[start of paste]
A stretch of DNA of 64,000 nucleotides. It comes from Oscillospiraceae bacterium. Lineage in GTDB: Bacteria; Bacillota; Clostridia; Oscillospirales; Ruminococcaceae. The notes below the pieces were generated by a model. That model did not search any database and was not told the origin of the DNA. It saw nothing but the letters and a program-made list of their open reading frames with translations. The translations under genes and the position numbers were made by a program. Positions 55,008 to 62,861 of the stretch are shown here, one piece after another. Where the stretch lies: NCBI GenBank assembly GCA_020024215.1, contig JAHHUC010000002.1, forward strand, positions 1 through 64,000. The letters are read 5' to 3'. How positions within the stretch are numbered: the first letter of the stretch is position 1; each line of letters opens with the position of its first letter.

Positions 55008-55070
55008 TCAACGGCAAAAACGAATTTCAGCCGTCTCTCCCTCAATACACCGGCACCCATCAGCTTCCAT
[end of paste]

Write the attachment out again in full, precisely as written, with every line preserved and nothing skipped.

A stretch of DNA of 64,000 nucleotides. It comes from Oscillospiraceae bacterium. Lineage in GTDB: Bacteria; Bacillota; Clostridia; Oscillospirales; Ruminococcaceae. The notes below the pieces were generated by a model. That model did not search any database and was not told the origin of the DNA. It saw nothing but the letters and a program-made list of their open reading frames with translations. The translations under genes and the position numbers were made by a program. Positions 55,008 to 62,861 of the stretch are shown here, one piece after another. Where the stretch lies: NCBI GenBank assembly GCA_020024215.1, contig JAHHUC010000002.1, forward strand, positions 1 through 64,000. The letters are read 5' to 3'. How positions within the stretch are numbered: the first letter of the stretch is position 1; each line of letters opens with the position of its first letter.

Positions 55008-55070
55008 TCAACGGCAAAAACGAATTTCAGCCGTCTCTCCCTCAATACACCGGCACCCATCAGCTTCCAT